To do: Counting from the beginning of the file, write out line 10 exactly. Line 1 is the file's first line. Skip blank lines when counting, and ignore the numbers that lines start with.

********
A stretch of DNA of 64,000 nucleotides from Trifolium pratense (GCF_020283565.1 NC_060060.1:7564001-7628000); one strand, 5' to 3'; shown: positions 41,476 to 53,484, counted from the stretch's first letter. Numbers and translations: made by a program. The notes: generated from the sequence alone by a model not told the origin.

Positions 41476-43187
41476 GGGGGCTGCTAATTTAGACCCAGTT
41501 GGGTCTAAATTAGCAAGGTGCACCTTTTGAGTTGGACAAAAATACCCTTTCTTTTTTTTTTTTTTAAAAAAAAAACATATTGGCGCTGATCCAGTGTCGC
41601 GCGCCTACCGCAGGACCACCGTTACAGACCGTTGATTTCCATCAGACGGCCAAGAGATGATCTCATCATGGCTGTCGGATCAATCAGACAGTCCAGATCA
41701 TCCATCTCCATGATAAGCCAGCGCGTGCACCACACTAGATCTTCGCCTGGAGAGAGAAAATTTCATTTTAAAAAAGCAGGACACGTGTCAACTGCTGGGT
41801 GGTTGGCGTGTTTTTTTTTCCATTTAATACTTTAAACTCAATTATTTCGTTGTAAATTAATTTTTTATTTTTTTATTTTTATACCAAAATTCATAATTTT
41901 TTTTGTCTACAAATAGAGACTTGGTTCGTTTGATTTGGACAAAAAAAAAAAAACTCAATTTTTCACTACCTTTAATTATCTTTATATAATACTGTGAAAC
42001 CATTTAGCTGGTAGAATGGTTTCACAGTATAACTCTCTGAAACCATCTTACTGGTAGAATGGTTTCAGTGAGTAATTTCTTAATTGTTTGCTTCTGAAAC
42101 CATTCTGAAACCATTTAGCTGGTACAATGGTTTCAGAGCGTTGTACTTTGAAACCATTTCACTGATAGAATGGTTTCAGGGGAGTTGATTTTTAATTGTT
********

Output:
42101 CATTCTGAAACCATTTAGCTGGTACAATGGTTTCAGAGCGTTGTACTTTGAAACCATTTCACTGATAGAATGGTTTCAGGGGAGTTGATTTTTAATTGTT